Harry Potter and the Sorcerer’s Stone (Harry Potter #1) and Harry Potter and the Chamber of Secrets (Harry Potter #2) – J. K. Rowling – Somehow I managed to never read Harry Potter. I know, I know, I shouldn’t even be allowed to write fantasy without having read Harry Potter, but somehow it happened. It’s not even a prejudice against YA, because I love some YA books. It was popular, so I avoided it. Anyway, I finally decided to rectify that. They were more enjoyable than I’d expected, but I am looking forward to the story getting deeper as it goes on. I’ve heard that Rowling did a really good job of aging the characters and the story as her fan base grew up, and I’m looking forward to seeing how that plays out. I’m not sure how I feel about the covers on these… on one hand, they’re kind of classic at this point, and they definitely show the YA fantasy genre clearly. On the other hand… I’m not sure I would have picked them up if I was seeing them for the first time. I think they kind of made the stories seem a little bit lighter than they were. On the other hand, the books also dealt with some darker themes in lighter ways, so maybe the lightness of the covers works well enough.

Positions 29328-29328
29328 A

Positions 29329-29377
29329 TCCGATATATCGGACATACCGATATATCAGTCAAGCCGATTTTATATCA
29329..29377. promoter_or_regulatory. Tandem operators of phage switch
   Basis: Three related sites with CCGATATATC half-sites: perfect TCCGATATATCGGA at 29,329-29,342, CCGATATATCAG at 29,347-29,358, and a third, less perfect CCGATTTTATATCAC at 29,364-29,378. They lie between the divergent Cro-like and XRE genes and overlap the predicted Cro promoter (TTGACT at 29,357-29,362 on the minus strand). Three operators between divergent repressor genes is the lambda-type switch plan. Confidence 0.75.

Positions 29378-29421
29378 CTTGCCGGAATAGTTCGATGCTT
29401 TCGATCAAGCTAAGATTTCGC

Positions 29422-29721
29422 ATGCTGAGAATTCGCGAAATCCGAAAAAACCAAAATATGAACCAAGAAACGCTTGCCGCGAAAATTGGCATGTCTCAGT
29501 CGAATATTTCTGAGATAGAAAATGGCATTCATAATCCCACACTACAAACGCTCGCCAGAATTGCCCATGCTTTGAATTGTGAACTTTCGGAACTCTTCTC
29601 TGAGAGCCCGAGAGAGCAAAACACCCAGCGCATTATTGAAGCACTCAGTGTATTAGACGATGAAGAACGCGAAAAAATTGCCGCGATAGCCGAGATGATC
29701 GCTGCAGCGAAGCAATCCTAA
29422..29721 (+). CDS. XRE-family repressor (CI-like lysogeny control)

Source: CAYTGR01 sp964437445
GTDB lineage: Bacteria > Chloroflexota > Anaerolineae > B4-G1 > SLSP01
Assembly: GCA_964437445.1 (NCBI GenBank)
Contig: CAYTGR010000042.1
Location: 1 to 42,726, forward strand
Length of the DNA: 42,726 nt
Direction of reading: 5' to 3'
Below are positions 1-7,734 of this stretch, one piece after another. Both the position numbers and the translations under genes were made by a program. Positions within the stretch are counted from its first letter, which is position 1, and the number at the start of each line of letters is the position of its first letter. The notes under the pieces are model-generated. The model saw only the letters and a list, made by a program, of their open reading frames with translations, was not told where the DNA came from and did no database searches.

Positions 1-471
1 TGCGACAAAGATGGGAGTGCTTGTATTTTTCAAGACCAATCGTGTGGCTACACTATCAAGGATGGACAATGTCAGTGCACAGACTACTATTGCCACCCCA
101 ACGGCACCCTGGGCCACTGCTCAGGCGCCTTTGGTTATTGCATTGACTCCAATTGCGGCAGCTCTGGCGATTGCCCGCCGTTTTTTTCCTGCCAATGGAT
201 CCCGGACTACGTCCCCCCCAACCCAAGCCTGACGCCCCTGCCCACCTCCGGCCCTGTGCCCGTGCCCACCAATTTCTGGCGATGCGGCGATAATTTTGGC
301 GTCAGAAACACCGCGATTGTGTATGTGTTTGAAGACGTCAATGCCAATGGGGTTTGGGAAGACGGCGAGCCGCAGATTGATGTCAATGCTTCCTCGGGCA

The Boggart – Susan Cooper – I really like Susan Cooper’s The Dark is Rising sequence, so I tried this book. It’s YA. I like YA – don’t judge me! But this wasn’t my favorite of hers. The boggart was an interesting character, and I liked how she gave it some feelings without making human. The technology is obviously incredibly dated, but I didn’t hold that against the story… it was a fun YA adventure for a time when very few people had much daily experience with computers. Although I do read YA, I think this was aimed at younger readers than most of what I’m used to, so it struck me as very simplistic… but I think that might be an age thing, not a quality thing. Not my favorite of hers, but a fun quick read anyway.
Abraham Lincoln: Vampire Hunter – Seth Grahame-Smith – I picked this up from the library as part of a vampire research project. It was much better than I expected. Vampires are presented as thoroughly evil creatures (mostly), disgusting, horrible, and morally repugnant in every way (not at all sparkly). I wasn’t expecting Lincoln’s life to fit into this kind of fiction well at all, but Grahame-Smith did a fantastic job of interweaving real life events with fictional events and fictional reasons for real life events. It could have been badly done in a way that made light of Lincoln’s tragic life, but it was much better and more serious than I’d expected (besides the obvious absurdity of the premise). I might even try that as a writing exercise myself… come up with a truly absurd idea mashup and see how well and seriously I can write it. It was good. I’d recommend it, much to my own surprise. Also, I really like the cover – it captures the feeling really well.